Students hold 30-hour famine to help feed the hungry

Heather Scarlett

Students participating in the 30-hour famine at the Newman Center Friday night tie themselves into a human knot as part of the night’s festivities. CAITLIN PRARAT | DAILY KENT STATER

Credit: Jason Hall

Imagine going without food for 30 hours.

That’s what some students did during the 30-hour famine this weekend in an effort to raise money for starving people around the world.

The fasting began at noon Friday and ended at 5:30 p.m. Saturday when the fast was broken during a communion ceremony at the University Parish Newman Center. College and high school students participated in the national event, which was sponsored by World Vision.

Nick Hosmer, pastoral associate for campus ministry at the University Parish Newman Center, said fundraising activities began at 7 p.m. when church members and the students involved performed the Stations of the Cross ritual.

About 45 people stood in the main sanctuary, sang and read scripture from the Bible while focusing on each of the 14 metal plaques mounted on the wall.

Becky Fortune, senior business management major, said the Stations of the Cross was not part of the 30-hour famine, but a part of Lent, which happens to coincide with the event.

The main event began at about 8 p.m. About 20 students gathered to join in activities and view video clips, which were meant to raise awareness about the problem of starvation in the world with an emphasis on Uganda.

Kent State alumnus Matt Wilson said, “Tonight’s activities are meant to raise funds and generate awareness to fight hunger around the world.”

Carmen Roebke, pastoral assistant for Christian formation at the Newman Center, said this is the third year the church has held the fundraising event. This year’s goal was to raise $3,000.

They haven’t met their goal yet.

“At this point we’ve raised well over $1,000,” Hosmer said.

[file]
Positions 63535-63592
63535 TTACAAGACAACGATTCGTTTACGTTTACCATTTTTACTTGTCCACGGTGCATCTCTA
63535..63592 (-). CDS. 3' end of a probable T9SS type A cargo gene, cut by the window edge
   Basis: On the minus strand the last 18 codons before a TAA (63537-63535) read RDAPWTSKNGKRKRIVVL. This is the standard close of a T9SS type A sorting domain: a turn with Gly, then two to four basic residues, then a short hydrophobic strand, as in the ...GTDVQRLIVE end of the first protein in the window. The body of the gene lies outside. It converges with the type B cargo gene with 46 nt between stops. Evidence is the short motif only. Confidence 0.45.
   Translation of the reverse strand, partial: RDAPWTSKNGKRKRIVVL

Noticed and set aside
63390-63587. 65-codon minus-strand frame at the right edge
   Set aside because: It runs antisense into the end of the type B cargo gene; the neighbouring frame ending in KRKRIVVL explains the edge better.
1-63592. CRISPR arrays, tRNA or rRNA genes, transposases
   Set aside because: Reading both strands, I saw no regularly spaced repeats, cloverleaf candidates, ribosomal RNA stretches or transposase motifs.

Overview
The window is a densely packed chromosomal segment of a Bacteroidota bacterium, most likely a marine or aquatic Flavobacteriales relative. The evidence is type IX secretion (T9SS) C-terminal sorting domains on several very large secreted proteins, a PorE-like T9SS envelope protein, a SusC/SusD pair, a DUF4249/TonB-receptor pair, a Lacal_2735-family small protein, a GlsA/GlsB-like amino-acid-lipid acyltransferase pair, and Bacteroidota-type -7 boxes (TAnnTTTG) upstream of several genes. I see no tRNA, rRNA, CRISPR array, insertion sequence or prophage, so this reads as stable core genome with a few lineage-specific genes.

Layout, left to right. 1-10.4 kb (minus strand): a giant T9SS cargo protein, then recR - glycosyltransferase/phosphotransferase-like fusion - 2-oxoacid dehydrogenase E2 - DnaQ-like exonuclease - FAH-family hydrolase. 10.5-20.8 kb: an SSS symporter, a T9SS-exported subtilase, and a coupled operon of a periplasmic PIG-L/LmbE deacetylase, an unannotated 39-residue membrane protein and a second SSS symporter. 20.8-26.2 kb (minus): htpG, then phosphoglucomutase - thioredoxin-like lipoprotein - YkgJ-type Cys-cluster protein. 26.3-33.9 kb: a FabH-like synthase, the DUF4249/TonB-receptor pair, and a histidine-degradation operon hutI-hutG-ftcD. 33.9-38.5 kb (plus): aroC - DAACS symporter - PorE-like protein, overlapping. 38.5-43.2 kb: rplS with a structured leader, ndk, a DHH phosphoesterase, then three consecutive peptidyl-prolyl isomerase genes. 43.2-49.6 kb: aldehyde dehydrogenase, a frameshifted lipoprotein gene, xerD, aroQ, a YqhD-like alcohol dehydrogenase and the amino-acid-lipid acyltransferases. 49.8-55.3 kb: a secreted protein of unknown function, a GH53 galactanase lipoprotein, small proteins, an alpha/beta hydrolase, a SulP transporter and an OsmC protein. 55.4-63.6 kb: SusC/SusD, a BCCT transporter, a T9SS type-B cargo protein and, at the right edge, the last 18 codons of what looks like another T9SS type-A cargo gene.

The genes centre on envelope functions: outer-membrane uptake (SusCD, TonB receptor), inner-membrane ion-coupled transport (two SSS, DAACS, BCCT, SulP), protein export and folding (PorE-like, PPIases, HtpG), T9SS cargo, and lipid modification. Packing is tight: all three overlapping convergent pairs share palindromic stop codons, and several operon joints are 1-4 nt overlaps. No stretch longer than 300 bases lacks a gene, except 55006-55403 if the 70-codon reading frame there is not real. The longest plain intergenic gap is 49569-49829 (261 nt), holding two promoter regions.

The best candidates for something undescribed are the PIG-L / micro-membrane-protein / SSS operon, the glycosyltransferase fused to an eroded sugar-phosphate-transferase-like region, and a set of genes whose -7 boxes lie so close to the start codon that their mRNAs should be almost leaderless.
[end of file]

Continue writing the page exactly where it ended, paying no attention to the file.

Roebke, who was the leader of the night’s events, gave identity cards to the students, which contained information about the Ugandan child they were going to be for the night.

Participants played a game called “Tribes,” in which they were blindfolded and told to find the members of their own tribe. They did this by calling out the tribe name that was written on their identity cards: Madi or Karamajog. Some students were orphans, and the tribes had to decide if they wanted to adopt that person or not.

As she told them about the situation in Uganda, Roebke said the country has been part of a 19-year war in which children young as eight years old are abducted to join the ranks of the Lord’s Resistance Army, which is lead by Joseph Kony.

Allison Mirkov, sophomore nursing major, said during one of the activities, “I was trying to picture what life would be like as one of those kids.”

Mirkov said the 30-Hour Famine is a good cause because there are thousands of people dying of hunger everyday and feeding the hungry is something society should focus on.

Fortune said, “While we’re fasting, it is raising money for those who are going without food.”

The events were continued on Saturday when the students went to service centers in the Youngstown area, Hosmer said. They participated in activities at the following places:

n Saint Vincent de Paul Society dining hall, where they helped cook and serve the food.

n The Saint Vincent de Paul Society service center, where they sorted clothes and household items for people in need.

n The Rescue Mission of Mahoning Valley, where they helped clean the sleeping areas and the bathrooms.

Hosmer said, “I’m very encouraged by the student’s participation and the willingness of the student and non-student parishioners to go without and sacrifice for the well-being of others.”

Those interested in the event can visit for more information.

Contact religion reporter Heather Scarlett at [email protected].